TCDD induces Cyp1A1 in a switch‐like manner in individual hepatocytes.(48,49) We stimulated the cells in our model with TCDD concentrations ranging from 0.38 nM to 1072 nM in the liver, corresponding to 0.01‐μg/kg to 30‐μg/kg doses administered by oral gavage. All cells in the model presented a switch‐like response to TCDD, though the shapes of the response curves varied across the zones of the lobule (Supporting Fig. S4). To characterize the zonal induction of Cyp1A1, we defined a “zonation index”: the percentage change in Cyp1A1 expression from zone 1 to zone 9 relative to its expression in zone 1 (Fig. 4C). Without TCDD stimulation, Cyp1A1 is zonally expressed at a very low level. In the presence of TCDD, Cyp1A1 expression increases both in the central and portal areas. The zonation index drops in a switch‐like manner with increasing TCDD dose. However, even at high TCDD doses, the Cyp1A1 gene is still zonally expressed (Fig. 4A,C). A critical regulator of Cyp1A1 induction is the transcription factor complex BAT. BAT concentration increases with the dose of TCDD, and is zonally distributed with highest levels observed in the centrilobular area (Fig. 4B). Unlike Cyp1A1, BAT does not attain pan‐lobular nuclear concentration in the TCDD concentration range we have simulated (Fig. 4B). The virtual liver lobule model enables us to visualize zonal gene induction intuitively, facilitating direct comparison to experimental results (Fig. 4E). The simulated zonation profiles of Cyp1A1 were aligned well with reported immunostaining results (right panels of Fig. 4E).(47)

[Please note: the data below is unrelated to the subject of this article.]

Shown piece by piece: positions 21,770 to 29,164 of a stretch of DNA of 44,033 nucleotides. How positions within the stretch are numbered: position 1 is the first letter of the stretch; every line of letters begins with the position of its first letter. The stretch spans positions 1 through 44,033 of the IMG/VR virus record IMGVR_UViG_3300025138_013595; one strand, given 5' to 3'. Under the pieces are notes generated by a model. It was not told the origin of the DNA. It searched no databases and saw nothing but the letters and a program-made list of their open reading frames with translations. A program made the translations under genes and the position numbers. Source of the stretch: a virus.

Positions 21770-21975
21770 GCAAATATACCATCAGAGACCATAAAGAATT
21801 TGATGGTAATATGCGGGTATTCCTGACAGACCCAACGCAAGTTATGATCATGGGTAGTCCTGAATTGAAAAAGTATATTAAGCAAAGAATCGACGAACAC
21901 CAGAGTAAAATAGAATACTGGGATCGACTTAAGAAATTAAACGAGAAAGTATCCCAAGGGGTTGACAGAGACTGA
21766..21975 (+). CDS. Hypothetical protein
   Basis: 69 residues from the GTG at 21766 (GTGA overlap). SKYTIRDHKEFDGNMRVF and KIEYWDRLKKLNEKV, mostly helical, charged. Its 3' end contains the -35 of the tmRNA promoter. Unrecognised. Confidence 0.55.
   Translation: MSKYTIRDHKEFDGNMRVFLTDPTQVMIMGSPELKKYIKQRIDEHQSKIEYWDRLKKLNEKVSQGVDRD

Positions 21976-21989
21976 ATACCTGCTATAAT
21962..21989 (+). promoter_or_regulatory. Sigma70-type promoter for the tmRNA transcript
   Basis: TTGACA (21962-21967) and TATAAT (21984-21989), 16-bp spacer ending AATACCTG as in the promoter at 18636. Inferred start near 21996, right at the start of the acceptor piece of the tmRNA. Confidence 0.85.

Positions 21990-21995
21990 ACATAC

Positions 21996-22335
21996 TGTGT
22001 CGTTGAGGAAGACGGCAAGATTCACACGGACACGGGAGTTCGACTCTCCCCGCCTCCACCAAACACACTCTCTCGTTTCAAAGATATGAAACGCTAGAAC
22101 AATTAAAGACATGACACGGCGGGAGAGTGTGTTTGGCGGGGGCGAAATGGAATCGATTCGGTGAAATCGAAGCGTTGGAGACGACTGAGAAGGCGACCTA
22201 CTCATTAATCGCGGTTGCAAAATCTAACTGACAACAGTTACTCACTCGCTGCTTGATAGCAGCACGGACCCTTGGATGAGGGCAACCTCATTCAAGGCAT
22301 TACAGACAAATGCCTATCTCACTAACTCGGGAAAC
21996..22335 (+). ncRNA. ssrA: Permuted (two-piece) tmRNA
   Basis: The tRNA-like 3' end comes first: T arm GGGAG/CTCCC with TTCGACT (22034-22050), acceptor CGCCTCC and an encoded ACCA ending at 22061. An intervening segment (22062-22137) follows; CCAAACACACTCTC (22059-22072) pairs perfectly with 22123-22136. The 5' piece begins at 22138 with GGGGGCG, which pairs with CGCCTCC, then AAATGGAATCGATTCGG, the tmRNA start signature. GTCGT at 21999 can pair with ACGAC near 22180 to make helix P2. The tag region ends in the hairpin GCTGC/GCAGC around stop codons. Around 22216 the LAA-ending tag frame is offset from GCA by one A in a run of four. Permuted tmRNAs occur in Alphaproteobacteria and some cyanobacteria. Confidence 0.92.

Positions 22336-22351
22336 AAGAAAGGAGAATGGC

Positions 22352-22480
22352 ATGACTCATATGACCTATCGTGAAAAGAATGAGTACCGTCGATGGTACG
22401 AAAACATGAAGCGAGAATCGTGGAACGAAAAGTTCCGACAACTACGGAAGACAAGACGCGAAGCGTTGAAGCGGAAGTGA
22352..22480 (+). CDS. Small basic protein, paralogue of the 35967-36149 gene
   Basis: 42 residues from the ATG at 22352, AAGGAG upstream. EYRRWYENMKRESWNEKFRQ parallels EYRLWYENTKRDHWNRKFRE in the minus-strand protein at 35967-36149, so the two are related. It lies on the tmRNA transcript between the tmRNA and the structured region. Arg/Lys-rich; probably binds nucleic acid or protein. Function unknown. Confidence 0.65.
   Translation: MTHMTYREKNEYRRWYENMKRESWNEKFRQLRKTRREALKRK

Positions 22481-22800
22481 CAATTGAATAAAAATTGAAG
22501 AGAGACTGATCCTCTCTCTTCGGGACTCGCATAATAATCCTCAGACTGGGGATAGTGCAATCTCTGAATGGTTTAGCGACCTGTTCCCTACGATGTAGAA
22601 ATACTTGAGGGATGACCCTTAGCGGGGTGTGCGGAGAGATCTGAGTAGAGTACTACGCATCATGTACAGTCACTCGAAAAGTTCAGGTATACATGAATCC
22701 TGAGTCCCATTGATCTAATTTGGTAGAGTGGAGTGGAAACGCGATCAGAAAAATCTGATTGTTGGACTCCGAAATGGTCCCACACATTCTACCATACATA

FIG. 4:
Simulation of zonal induction of Cyp1A1 by TCDD. (A,B) Zonal induction profiles of Cyp1A1 and BAT at various doses of TCDD. (C) The zonation index, representing the percentage changes in Cyp1A1 expression across the lobule, relative to the TCDD doses. (D)Simplified diagram of the signaling pathway network to highlight the three main regulators of zonal Cyp1A1 induction by TCDD: Wnt signaling, negative feedback induced by Cyp1A2 binding to TCDD, and the cooperation of regulatory transcription factors β‐catenin and the BAT complex. (E) Zonal induction of Cyp1A1 in the model compared with immunostaining results at different doses of TCDD. Immunostaining pictures reproduced from Tritscher et al.(3) Abbreviation: Cyp1A2_T, Cyp1A2‐TCDD molecular complex.

A simplified signaling network diagram summarizes the key factors regulating this dynamic process (Fig. 4D). The zonal induction of Cyp1A1 is affected by three components of this system: (1) the WNT signaling pathway (double line arrows), (2) the negative feedback loop formed by Cyp1A2‐TCDD interactions (purple arrows), and (3) the cooperation of transcription factors β‐catenin and BAT (blue arrows). The WNT signaling pathway regulates β‐catenin nuclear localization, which affects the concentration of BAT. BAT in turn induces Cyp1A2, which binds to TCDD (Cyp1A2_T in Fig. 4D), thus reducing the free pool of TCDD available to activate AHR and form the BAT complex. Furthermore, β‐catenin cooperates with BAT in regulating Cyp1A1. Next we evaluate the relative contributions of these three factors.